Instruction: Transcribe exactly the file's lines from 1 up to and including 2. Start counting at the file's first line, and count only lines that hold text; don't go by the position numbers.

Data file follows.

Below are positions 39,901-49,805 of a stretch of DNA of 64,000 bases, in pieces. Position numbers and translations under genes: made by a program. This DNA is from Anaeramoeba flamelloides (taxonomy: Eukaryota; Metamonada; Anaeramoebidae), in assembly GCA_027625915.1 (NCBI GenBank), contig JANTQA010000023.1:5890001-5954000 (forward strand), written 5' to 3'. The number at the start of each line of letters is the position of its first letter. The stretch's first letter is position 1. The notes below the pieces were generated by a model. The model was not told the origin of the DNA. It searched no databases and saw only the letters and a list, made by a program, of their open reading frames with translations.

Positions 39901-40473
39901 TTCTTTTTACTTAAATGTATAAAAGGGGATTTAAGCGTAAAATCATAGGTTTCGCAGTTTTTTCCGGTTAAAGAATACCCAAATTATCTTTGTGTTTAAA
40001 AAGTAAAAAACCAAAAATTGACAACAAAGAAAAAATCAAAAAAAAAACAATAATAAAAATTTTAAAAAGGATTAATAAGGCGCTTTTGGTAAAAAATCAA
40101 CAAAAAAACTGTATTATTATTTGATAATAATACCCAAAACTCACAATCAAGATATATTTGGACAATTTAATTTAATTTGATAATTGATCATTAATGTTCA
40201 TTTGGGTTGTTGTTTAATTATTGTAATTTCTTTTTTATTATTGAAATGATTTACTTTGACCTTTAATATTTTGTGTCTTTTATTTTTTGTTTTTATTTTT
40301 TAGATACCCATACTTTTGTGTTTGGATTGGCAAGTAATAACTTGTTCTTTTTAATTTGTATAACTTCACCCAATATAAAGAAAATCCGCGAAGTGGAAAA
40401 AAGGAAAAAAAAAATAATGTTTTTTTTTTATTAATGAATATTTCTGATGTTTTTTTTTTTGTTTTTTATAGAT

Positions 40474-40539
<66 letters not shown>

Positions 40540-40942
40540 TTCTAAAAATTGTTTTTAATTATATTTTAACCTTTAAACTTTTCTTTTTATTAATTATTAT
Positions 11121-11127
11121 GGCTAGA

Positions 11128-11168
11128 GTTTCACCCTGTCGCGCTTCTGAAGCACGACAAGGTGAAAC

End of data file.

Below are positions 39,901-49,805 of a stretch of DNA of 64,000 bases, in pieces. Position numbers and translations under genes: made by a program. This DNA is from Anaeramoeba flamelloides (taxonomy: Eukaryota; Metamonada; Anaeramoebidae), in assembly GCA_027625915.1 (NCBI GenBank), contig JANTQA010000023.1:5890001-5954000 (forward strand), written 5' to 3'. The number at the start of each line of letters is the position of its first letter. The stretch's first letter is position 1. The notes below the pieces were generated by a model. The model was not told the origin of the DNA. It searched no databases and saw only the letters and a list, made by a program, of their open reading frames with translations.

Positions 39901-40473